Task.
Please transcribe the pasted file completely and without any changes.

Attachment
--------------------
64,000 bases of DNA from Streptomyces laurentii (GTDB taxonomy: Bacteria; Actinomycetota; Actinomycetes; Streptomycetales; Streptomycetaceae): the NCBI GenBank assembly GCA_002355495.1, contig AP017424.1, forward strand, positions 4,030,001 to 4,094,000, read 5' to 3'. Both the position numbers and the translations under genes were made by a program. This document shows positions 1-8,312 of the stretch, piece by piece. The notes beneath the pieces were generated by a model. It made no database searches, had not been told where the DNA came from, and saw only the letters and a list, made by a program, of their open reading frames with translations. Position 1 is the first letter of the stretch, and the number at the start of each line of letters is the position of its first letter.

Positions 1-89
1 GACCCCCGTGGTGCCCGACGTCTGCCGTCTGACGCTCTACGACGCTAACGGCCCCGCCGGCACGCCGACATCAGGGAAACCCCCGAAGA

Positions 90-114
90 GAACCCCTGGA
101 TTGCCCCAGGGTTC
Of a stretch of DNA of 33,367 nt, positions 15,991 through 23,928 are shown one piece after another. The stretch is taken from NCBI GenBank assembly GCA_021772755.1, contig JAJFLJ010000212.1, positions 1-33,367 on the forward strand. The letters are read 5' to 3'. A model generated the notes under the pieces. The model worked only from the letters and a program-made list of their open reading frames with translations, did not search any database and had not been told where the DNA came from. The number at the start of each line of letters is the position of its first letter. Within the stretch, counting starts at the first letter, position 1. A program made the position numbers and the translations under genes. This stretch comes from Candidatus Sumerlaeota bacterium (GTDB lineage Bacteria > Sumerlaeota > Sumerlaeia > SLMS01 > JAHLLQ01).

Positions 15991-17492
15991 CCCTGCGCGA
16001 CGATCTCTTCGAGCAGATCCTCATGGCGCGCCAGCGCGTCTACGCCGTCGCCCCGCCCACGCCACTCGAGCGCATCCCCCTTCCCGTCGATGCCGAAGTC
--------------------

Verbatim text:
64,000 bases of DNA from Streptomyces laurentii (GTDB taxonomy: Bacteria; Actinomycetota; Actinomycetes; Streptomycetales; Streptomycetaceae): the NCBI GenBank assembly GCA_002355495.1, contig AP017424.1, forward strand, positions 4,030,001 to 4,094,000, read 5' to 3'. Both the position numbers and the translations under genes were made by a program. This document shows positions 1-8,312 of the stretch, piece by piece. The notes beneath the pieces were generated by a model. It made no database searches, had not been told where the DNA came from, and saw only the letters and a list, made by a program, of their open reading frames with translations. Position 1 is the first letter of the stretch, and the number at the start of each line of letters is the position of its first letter.

Positions 1-89
1 GACCCCCGTGGTGCCCGACGTCTGCCGTCTGACGCTCTACGACGCTAACGGCCCCGCCGGCACGCCGACATCAGGGAAACCCCCGAAGA

Positions 90-114
90 GAACCCCTGGA
101 TTGCCCCAGGGTTC
Of a stretch of DNA of 33,367 nt, positions 15,991 through 23,928 are shown one piece after another. The stretch is taken from NCBI GenBank assembly GCA_021772755.1, contig JAJFLJ010000212.1, positions 1-33,367 on the forward strand. The letters are read 5' to 3'. A model generated the notes under the pieces. The model worked only from the letters and a program-made list of their open reading frames with translations, did not search any database and had not been told where the DNA came from. The number at the start of each line of letters is the position of its first letter. Within the stretch, counting starts at the first letter, position 1. A program made the position numbers and the translations under genes. This stretch comes from Candidatus Sumerlaeota bacterium (GTDB lineage Bacteria > Sumerlaeota > Sumerlaeia > SLMS01 > JAHLLQ01).

Positions 15991-17492
15991 CCCTGCGCGA
16001 CGATCTCTTCGAGCAGATCCTCATGGCGCGCCAGCGCGTCTACGCCGTCGCCCCGCCCACGCCACTCGAGCGCATCCCCCTTCCCGTCGATGCCGAAGTC